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The Story of Tas, Part 2: A growing boy

The Story of Tas, Part 2: A growing boy

23:10 29 May in Personal

In his first few days at the apartment, Tas stayed in the bedroom while we were at work, mostly, and unjustifiably, because we were worried Simbe might eat him. She clearly didn’t like him, but she grew to ignore him, like she has the other cats we’ve taken in since. Upon coming home and opening the bedroom door in the evening, Tas would leap out and attach his claws to my leg, where he would proceed to climb up my entire body, so he could purr in my face and lick my moustache. I started calling him ‘Puppy’ because of this. He did this to my wife as well, although that stopped the day she wore loose sweats, and got ‘pants-ed’ by Tas who was growing bigger by the day.

At night Tas would curl up on the pillow next to my face, and as he got bigger, snuggling into my armpit, where he slept part of most nights for his entire life. He was becoming my cat, though he was a gift for my wife. The moment I knew he was my cat took place one afternoon in the living room when Tas was about 6 months old. To stop cats from repeatedly doing bad things, like scratching on furniture, or knocking things off of shelves, it is sometime recommended that one use a squirt gun to shoot water at the offending animal when they have been caught in the act. This is an idea my wife and I adopted to some success.

One day, Tas was examining items on a table, reaching up, and swatting them to the floor. He wasn’t doing this to play with them, he just seemed content to knock them on the floor. I was across the room sketching when I heard the commotion. My trusty water-filled firearm in hand, I took aim, and waited for him to knock another item on the floor. It didn’t take long, and at the moment of the act, I fired the squirt gun at Tas. Instead of running, as he had done to that point, he just stopped, looked around to the wet spot on his back, then looked straight at me. He squinted his eyes into slits, and putting his ears back he stalked straight up to me, unafraid, put his mouth around the barrel of the squirt gun while looking me dead in the eye with a determined glare. All I could do was smile, and pull the trigger. He just drank the water, and walked away.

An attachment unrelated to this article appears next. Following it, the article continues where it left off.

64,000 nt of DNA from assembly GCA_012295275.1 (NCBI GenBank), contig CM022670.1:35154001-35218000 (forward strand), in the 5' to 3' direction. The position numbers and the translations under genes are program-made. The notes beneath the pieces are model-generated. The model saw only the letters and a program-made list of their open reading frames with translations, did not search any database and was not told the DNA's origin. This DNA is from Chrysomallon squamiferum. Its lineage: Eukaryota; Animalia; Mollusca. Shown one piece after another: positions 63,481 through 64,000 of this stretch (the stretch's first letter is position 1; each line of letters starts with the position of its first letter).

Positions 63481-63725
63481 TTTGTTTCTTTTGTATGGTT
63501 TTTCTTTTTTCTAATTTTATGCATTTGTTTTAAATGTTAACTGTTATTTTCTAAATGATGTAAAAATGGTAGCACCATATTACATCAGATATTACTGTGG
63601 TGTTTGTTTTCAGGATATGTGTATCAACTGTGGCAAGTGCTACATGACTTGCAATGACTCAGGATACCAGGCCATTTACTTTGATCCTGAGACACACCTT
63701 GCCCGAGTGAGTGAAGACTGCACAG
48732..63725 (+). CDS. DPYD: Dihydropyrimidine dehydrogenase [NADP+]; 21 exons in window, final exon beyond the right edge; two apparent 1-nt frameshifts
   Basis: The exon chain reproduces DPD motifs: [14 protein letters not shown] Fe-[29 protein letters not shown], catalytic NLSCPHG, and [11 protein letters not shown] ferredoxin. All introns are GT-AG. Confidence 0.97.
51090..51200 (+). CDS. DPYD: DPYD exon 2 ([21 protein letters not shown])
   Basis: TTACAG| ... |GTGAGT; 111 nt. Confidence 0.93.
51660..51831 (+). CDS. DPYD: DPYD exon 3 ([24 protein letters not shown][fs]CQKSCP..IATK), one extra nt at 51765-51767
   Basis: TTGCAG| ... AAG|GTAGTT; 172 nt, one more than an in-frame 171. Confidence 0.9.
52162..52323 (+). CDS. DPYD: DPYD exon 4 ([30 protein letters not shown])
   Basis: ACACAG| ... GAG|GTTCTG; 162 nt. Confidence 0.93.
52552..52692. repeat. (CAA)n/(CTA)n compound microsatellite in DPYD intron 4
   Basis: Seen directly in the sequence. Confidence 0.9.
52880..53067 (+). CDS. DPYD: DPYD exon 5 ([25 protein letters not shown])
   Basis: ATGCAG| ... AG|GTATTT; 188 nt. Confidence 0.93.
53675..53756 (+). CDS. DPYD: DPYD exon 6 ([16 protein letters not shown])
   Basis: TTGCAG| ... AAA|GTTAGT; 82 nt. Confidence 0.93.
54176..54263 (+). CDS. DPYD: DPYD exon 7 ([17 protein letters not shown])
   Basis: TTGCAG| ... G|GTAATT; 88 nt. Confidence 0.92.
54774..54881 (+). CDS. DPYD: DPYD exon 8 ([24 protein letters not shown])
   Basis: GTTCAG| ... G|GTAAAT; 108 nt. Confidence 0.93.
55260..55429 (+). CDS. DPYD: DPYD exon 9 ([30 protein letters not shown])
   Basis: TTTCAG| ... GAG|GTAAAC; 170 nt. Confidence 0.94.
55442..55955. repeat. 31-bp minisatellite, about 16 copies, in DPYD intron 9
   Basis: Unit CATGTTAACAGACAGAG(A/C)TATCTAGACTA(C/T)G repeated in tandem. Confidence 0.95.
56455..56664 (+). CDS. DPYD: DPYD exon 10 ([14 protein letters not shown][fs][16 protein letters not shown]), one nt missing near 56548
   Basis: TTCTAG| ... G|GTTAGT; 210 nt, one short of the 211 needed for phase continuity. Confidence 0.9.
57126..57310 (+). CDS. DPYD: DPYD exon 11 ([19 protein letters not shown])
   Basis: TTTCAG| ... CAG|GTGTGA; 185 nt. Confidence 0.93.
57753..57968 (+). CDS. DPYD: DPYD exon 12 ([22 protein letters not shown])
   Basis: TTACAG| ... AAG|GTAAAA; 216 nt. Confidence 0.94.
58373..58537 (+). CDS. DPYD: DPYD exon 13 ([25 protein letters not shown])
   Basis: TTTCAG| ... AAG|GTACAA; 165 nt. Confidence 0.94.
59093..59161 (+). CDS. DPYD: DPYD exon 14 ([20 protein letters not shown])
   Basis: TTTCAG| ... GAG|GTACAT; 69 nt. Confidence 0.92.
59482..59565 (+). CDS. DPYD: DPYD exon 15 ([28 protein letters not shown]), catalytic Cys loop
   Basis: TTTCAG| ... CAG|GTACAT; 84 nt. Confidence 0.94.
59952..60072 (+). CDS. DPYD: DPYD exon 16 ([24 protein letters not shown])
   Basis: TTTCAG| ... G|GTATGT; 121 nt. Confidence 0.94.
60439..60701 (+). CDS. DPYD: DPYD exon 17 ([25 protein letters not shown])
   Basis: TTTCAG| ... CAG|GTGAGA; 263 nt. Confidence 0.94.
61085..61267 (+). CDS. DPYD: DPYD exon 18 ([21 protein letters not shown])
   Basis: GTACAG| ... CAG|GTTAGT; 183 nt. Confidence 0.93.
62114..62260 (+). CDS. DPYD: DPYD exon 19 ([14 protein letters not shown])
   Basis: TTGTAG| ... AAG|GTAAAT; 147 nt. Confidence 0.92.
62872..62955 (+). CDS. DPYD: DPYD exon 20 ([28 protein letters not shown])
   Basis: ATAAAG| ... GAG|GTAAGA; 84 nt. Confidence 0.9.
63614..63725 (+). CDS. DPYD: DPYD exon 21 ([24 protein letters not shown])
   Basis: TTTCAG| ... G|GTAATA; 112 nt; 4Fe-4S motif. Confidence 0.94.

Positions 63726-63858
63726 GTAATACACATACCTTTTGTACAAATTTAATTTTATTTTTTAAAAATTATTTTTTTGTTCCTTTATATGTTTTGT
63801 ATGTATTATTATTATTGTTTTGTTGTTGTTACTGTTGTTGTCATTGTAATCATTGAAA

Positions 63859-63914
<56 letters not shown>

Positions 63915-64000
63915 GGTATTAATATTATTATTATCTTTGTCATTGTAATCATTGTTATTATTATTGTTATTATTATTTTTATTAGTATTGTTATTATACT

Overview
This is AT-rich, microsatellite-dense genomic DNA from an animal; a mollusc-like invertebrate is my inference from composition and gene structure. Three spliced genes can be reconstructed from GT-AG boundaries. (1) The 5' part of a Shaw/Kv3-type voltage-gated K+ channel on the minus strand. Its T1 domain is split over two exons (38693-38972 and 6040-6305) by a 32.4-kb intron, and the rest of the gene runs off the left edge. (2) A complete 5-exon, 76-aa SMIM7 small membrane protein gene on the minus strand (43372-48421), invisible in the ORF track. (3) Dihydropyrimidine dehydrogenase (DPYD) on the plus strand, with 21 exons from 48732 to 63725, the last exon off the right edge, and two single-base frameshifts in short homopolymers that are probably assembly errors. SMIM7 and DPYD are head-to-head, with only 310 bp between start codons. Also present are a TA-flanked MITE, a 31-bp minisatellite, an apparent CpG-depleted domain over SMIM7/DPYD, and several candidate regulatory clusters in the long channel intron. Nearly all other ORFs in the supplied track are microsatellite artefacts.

Eventually, our young Tas came of age, and with that came the time for him to get ‘fixed’ as they say. It was a pity, for even though he was likely a mixed breed he had the appearance of a pure bred Norwegian Forrest Cat. But, he was acting like a jerk, a rambunctious teenager, and it was only a matter of weeks before he would start to spray the furniture to mark his territory. So off we took him to the vet, where he would stay the night, and undergo the procedure in the morning. The day of his operation, the veterinarian called us at work to let us know of a slight complication. It turned out that Tas had what is called Crypt Orchid; an un-descended testicle, and further… he had only one, and not the usual pair. On the phone we joked with the doctor “So, I guess that means we get half off, seeing as he only had the one, huh?”, to which the doctor replied “No. Actually it’s twice as much, because the surgery was deeper and more complex.” The joke was on us.

The doctor did however say that he would probably calm down quite a bit after he recovered, and that his rambunctiousness was also partly due from him likely being in pain from his condition. This held true, and Tas became a calmer cat than when he went in for the operation. Although it should be said, he never lost his edge.